COVID-19 has begun to creep back up in Kern County, halting weeks of decline.
In the latest weekly update, the Kern County Department of Public Health Services reported the first rise in coronavirus cases since the end of the winter surge. At the same time, vaccination rates have declined, making it more difficult for officials to get the virus under control.
Department Director Brynn Carrigan said Public Health was watching the numbers closely, especially the rise in COVID-19 variants that have been discovered within the county.
“It is important, since we are seeing some slight increases, that we are prepared in case we see a third surge here in Kern County,” Carrigan told the Kern County Board of Supervisors during a Tuesday meeting.
In the latest update, the countywide rate of new daily coronavirus cases was 3.4 per 100,000 residents, up from 2.8 per 100,000 last week.
The county’s testing positivity rate was 1.7 percent in the weekly update, up from 1.3 percent a week earlier.
The testing positivity in the county’s poorest census tracts — called the health equity quartile — was 1.9 percent, up from 1.8 percent last week.
Hospitalizations, too, have gone up from a low of 17 patients on May 1, with four in intensive care units on May 2. As of Monday, Kern County had 28 hospitalizations, with nine in ICUs.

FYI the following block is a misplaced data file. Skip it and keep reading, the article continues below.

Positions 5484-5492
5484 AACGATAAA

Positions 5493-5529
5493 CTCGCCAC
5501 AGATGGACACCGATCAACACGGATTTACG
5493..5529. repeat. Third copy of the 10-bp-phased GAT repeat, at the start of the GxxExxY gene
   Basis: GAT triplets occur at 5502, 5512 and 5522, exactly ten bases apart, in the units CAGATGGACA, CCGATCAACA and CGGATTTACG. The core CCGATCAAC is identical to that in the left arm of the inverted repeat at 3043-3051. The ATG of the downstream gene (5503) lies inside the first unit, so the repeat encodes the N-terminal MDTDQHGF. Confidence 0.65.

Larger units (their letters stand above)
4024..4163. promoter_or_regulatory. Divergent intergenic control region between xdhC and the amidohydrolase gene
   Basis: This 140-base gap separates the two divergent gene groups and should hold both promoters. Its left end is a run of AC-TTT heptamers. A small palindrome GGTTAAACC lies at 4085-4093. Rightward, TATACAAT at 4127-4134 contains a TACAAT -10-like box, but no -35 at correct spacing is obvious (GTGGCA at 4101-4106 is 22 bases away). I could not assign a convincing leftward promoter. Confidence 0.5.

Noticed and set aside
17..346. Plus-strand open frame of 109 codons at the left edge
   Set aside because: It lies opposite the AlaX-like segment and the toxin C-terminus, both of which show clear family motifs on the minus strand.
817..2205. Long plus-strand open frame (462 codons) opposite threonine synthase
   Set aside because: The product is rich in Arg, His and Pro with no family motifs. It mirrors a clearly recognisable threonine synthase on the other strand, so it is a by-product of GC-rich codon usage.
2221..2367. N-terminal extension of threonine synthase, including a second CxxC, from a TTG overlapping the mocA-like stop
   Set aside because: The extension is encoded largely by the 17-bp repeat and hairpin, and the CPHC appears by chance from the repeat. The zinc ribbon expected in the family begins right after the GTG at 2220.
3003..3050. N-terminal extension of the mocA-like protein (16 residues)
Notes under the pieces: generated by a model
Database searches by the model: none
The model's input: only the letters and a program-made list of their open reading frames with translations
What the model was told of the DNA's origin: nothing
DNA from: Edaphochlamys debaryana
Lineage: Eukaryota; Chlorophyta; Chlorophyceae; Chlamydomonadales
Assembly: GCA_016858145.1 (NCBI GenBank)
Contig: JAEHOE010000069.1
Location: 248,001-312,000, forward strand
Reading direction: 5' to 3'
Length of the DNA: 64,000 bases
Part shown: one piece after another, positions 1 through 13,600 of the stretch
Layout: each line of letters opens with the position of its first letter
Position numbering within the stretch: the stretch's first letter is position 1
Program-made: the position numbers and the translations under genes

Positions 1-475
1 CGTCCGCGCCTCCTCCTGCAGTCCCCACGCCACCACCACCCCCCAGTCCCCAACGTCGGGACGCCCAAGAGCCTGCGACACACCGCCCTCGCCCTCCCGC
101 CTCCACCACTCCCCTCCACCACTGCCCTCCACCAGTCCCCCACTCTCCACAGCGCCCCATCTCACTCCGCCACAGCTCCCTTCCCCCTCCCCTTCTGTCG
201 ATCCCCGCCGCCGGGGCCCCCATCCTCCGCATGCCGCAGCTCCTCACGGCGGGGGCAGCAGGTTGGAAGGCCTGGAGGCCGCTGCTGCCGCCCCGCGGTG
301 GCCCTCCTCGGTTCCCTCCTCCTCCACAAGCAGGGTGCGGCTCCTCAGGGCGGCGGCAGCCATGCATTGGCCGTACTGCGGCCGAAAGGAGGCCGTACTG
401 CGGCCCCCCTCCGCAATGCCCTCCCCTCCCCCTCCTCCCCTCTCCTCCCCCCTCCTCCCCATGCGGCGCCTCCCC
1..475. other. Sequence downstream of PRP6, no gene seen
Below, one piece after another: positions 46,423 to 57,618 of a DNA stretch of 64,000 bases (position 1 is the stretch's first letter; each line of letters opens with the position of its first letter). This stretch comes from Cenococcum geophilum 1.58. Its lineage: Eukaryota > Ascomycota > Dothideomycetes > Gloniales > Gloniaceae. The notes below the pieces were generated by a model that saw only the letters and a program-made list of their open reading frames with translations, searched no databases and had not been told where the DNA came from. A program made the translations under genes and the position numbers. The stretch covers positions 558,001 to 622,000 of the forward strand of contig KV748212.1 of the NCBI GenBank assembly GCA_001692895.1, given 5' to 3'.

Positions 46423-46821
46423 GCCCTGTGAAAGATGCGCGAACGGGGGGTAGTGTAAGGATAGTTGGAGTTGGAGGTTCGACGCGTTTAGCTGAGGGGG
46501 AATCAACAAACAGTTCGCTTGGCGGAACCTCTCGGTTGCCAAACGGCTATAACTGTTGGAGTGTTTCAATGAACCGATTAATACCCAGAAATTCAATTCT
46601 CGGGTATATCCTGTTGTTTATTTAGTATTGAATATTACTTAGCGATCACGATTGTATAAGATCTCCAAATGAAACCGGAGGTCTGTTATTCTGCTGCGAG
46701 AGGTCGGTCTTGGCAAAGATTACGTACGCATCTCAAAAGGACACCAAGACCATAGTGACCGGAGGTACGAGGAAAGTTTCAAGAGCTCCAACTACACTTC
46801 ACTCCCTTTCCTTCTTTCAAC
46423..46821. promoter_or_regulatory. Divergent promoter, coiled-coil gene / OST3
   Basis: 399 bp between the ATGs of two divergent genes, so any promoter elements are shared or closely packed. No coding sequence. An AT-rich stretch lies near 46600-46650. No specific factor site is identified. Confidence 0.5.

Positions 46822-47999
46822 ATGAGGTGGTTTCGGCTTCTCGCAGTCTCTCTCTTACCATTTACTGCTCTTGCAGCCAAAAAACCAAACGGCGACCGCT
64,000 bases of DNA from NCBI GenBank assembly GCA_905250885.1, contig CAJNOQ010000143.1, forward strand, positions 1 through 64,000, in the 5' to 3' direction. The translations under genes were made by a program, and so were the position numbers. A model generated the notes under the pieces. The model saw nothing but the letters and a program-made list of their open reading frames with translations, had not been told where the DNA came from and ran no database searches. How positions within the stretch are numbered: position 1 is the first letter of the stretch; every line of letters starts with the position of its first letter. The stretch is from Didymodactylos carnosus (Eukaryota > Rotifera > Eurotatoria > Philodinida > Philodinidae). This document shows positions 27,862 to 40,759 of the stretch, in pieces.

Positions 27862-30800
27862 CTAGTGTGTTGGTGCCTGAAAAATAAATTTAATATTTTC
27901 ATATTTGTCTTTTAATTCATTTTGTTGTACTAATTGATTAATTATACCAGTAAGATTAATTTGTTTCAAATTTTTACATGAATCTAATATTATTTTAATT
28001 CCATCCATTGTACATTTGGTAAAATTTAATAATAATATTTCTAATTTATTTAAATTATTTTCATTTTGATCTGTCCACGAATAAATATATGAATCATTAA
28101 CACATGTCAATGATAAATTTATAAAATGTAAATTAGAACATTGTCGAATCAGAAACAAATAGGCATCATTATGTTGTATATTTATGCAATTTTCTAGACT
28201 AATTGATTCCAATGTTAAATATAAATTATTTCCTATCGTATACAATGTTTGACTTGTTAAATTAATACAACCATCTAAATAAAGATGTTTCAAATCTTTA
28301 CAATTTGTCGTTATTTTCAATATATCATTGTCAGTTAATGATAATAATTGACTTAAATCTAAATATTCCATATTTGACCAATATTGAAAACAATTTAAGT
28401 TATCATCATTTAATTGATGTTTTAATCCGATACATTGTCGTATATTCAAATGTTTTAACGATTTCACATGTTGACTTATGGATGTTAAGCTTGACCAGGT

“This is nowhere near the number of COVID hospitalizations we saw at the height of the surge on Jan. 11, with 453 patients hospitalized and 110 patients in the ICU, but the increase is something that we’re watching closely,” Carrigan said.
In addition, six new cases of the B117 variant, called the UK strain, have been identified in Kern County.
As cases have increased, vaccinations have gone the opposite direction. Although 34.2 percent of the county’s 16 and older population has been fully vaccinated, the number of new doses administered each week has continuously declined.
The week of April 5, a high of 50,435 doses was administered. The figure was cut in half last week, with 21,086 doses administered.
If the county vaccinates people at the rate it has been administering doses over the next four weeks, it will take 49 weeks to reach the entire eligible population.
This week, Kern County remained in the orange tier of the Blueprint for a Safer Economy. The second least restrictive of four color coded tiers, the orange tier allows many activities to take place that were banned during quarantine as long as protective measures are in place.
A county must meet lower tier requirements for two weeks before qualifying. The earliest Kern County could qualify for the yellow tier is now May 26.
Gov. Gavin Newsom has indicated the Blueprint will be eliminated on June 15 as long as vaccines remain available and hospitalizations remain steady.